May. 9 2013 @ 3:26 pm
    1. Marisol author

      It was just a total fluke that we discovered this trip as it was very poorly publicized (just one little pamphlet on a table inside The Alternative) but I am so glad we did it. I am sure the standard tours would have been completely fine (I think Small Lagoon will always be swamped), but this tour was definitely a very special experience. If you ever make it back, you should definitely splurge and do it this way!

      May. 9 2013 @ 7:55 pm
  9. Shame you couldn’t go diving, but wow, those islands look absolutely stunning. I can’t believe how nice that camp is. I think that’s what you call glamping these days. Amazing-really want to go now!

    May. 9 2013 @ 11:18 pm
    1. TammyOnTheMove author

      Glamping?!? That is a new one! Definitely not roughing it by any stretch of the imagination… which is just the way I like it! 😉

      May. 11 2013 @ 6:47 pm
  10. My god, that place is beautiful! We’ve been talking for a while about going to Thailand for a beach trip, I’m pretty sure the Phillipines should be bumped higher on the list. Glad you took advantage of that opportunity!

    May. 10 2013 @ 4:33 pm
    1. Cassie author

      From what we’ve seen so far, the beaches in Thailand are definitely nice, but I think that, at least compared to the Andaman coast, the Philippines are better value. The only downside in my mind is that the food generally leaves something to be desired, but the Philippines certainly feels less developed than Thailand (& gets just a fraction of the visitors!).

      May. 11 2013 @ 6:49 pm
  11. WOW – I can’t believe you guys got all that for that price. The Philippines look so amazing. I need to go and do this tour!

    May. 10 2013 @ 9:18 pm
    1. Rika | Cubicle Throwdown author

      The Philippines IS amazing! I still can’t quite believe that we just stumbled into this tour, but I guess that just goes to show that you can only plan so much and sometimes the best things just have to be discovered!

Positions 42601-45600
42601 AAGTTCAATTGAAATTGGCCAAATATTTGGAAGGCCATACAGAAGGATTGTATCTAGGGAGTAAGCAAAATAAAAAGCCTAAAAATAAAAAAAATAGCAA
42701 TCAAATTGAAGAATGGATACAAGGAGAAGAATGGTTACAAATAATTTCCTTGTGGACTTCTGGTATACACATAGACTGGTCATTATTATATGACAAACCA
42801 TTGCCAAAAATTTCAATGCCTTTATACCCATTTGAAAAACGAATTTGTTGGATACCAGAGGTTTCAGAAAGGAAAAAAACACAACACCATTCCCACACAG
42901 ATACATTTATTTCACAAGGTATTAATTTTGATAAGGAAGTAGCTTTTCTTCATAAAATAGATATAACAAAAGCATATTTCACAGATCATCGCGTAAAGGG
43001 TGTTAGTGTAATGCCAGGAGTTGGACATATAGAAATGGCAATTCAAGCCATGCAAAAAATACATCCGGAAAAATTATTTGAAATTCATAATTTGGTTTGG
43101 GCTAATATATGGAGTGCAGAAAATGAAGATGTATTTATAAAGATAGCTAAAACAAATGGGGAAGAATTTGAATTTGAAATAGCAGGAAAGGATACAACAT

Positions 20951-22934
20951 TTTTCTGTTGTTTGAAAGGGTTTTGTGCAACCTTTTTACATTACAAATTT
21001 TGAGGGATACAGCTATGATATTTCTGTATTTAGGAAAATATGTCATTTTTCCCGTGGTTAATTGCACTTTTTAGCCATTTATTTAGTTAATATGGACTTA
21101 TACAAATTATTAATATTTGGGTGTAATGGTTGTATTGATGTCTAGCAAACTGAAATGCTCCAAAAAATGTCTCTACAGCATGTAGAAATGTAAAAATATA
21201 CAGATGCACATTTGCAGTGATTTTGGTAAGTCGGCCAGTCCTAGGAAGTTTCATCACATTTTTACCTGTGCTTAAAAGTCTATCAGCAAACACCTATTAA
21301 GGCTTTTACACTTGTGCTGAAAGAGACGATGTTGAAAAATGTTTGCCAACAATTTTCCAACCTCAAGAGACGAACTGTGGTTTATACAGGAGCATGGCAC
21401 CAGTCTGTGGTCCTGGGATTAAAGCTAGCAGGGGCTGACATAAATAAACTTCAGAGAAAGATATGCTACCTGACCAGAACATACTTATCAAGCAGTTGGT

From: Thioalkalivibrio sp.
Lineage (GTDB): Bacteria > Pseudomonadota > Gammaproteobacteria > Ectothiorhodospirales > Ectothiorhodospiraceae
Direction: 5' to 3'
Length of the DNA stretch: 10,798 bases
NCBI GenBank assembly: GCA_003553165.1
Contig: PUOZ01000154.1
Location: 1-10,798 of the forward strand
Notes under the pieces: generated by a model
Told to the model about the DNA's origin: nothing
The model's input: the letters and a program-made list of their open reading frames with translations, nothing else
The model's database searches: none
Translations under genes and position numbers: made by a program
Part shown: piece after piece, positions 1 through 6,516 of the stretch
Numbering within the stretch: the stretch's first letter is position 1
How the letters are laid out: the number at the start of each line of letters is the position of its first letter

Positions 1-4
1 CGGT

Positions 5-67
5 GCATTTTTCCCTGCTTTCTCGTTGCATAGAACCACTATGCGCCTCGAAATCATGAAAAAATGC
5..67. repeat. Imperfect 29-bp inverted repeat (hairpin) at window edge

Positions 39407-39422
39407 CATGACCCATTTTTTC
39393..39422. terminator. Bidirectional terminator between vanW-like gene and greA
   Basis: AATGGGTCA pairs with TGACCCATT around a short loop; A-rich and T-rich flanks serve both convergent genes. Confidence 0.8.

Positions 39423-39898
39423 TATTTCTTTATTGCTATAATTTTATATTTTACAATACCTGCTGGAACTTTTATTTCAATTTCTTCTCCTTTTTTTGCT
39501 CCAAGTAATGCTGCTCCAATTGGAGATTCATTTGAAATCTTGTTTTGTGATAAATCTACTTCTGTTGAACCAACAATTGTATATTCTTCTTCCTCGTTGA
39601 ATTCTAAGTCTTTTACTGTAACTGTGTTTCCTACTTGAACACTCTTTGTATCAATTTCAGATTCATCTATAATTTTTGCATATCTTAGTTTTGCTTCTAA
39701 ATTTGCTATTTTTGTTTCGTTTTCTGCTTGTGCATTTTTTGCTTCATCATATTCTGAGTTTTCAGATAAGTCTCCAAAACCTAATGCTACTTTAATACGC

May. 11 2013 @ 6:50 pm
  12. That looks amazing, we’ll have to put that on our list of things to do in the not-too-distant future. The food looked delicious too. We’re trying while in Indonesia to keep our budget down to £30 per day, so far today we have spent £7. Can’t complain about that! We need to slow our spending after the expense of New Zealand and Australia.
    As we’re in Jakarta now we feel quite a distance from anywhere that looks like paradise. We can’t wait to get out and see some of the real country.
    As for having so many people waiting on you – so long as they are being paid well for their work and not being exploited then I cannot see a problem. It’s surely a win-win situation.

    May. 12 2013 @ 3:27 am
    1. Andrew

      Andrew: As an experienced long-term traveler to many countries, I’ve got a feel-good principle about staying on budget. You know that each country has a different budgeting cost. Your whole trip budget is a sum of each countries’ cost. If you keep comparing your daily spending to the overall average budget, you’ll be beating yourself up unnecessarily! To make yourself feel good, always compare what your spending to only the budget you have set up for each country. And, to further making yourself pleased at your travel skills, try not to look at each days’ spending. You’ll drive yourself crazy. Use the average per day of a weeks worth of travel, within each country.